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Field research in the crater and on the seabed

Prof. Dr. Vikram Unnithan (center) with the participants of the Vulcano Summer School (Source: Jacobs University)


October 16, 2019

Out of the lecture hall, into nature: on the Italian volcanic island of Vulcano, researchers from Jacobs University Bremen and the German Aerospace Center taught students practical science.

Hot sulphur gases rise from crevices in the rock and color the rock in all shades of yellow. The thermometer shows over 30 degrees Celsius, it smells of rotting eggs. The crater on Vulcano, one of the Aeolian Islands off Sicily, resembles the surface of the Moon and Mars. This is precisely why Dr. Vikram Unnithan, Professor of Geosciences at Jacobs University, and his colleagues chose the island for their international summer school. "We teach the participants what is sometimes neglected in their studies: practical experience in handling scientific equipment in extreme environments," says Unnithan.
Together with Prof. Dr. Laurenz Thomsen from Jacobs University and Dr. Frank Sohl from the German Aerospace Center, the scientist organized the two-week Vulcano Summer School. It was supported by Europlanet, a project funded by the European Union's Horizon 2020 research and innovation program.

The Summer School brings together scientists from a wide range of disciplines –planetologists, marine and geoscientists –with students learning techniques such as the use of robots and drones. And who will become familiar with what it means to research in the field. "If an instrument is damaged or defective on site, solutions have to be found," says Unnithan. "We impart this kind of know-how and it is very sustainable: what the students see and learn in the practical applications stays with them.”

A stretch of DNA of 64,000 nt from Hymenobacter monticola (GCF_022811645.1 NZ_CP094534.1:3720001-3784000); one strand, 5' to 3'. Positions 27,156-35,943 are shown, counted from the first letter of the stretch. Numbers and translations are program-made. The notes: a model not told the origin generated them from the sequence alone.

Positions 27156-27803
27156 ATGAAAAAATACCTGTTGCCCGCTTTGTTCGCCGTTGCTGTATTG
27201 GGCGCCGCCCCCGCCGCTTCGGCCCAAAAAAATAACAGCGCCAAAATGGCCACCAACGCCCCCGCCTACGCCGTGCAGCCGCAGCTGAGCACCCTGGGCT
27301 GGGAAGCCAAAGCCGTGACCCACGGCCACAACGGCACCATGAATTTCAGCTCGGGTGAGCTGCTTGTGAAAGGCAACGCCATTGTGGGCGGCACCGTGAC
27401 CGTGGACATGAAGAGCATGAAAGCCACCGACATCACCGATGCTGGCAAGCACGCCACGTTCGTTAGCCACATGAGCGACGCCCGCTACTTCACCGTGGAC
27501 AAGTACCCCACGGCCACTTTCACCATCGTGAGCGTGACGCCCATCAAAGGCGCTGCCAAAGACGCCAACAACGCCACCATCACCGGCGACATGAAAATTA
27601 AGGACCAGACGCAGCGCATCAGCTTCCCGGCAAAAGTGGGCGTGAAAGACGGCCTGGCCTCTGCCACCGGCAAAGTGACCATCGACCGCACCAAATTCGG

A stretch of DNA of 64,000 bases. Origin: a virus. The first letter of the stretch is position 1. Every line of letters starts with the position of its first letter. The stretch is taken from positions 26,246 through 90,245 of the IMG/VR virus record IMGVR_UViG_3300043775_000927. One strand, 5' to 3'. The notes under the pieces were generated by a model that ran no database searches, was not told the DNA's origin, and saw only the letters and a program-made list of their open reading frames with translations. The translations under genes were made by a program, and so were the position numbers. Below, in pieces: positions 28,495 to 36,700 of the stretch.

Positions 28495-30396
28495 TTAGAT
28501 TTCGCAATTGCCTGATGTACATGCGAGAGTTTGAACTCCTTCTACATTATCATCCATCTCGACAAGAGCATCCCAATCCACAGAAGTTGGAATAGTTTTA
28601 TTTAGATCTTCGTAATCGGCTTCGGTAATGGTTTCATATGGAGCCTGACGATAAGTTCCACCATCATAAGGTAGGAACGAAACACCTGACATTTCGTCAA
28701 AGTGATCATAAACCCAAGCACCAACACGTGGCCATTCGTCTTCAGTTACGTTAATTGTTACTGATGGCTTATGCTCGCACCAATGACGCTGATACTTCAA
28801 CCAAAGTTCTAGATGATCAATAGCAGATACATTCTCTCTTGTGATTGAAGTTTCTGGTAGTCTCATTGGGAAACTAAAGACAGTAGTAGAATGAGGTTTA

The fifth Summer School now had 46 participants, including many students of the Earth and Environmental Science program at Jacobs University, and even participants from the USA.  Divided into small teams, they localized, quantified and analyzed the occurrence of carbon dioxide and its formation in the volcanic environment. Spectrometers were used to determine the composition of stones, a technique that is also used in space missions.  

Not only the crater was researched, but also, with the help of a research vessel, underwater regions off Vulcano from which hot gases escape. Led by the robot experts Prof. Dr. Francesco Maurelli and Dr. Szymon Krupiński from Jacobs University, the participants explored the seabed with remote-controlled underwater robots, among other things.  "Both planetary scientists and marine scientists are conducting research in inhospitable regions, both using remote-controlled tools," Unnithan explains the cooperation. 

According to Unnithan, interdisciplinary thinking and work are necessary in order to understand the topics and solve problems. "We need people who are able to look at a problem from different perspectives," he says. Thus, the Vulcano International Summer School was also concerned with strengthening interdisciplinary cooperation. 

About Jacobs University Bremen:
Studying in an international community. Obtaining a qualification to work on responsible tasks in a digitized and globalized society. Learning, researching and teaching across academic disciplines and countries. Strengthening people and markets with innovative solutions and advanced training programs. This is what Jacobs University Bremen stands for. Established as a private, English-medium campus university in Germany in 2001, it is continuously achieving top results in national and international university rankings. Its more than 1,400 students come from more than 100 countries with around 80% having relocated to Germany for their studies. Jacobs University’s research projects are funded by the German Research Foundation or the EU Research and Innovation program as well as by globally leading companies.

Heiko Lammers | Corporate Communications & Public Relations
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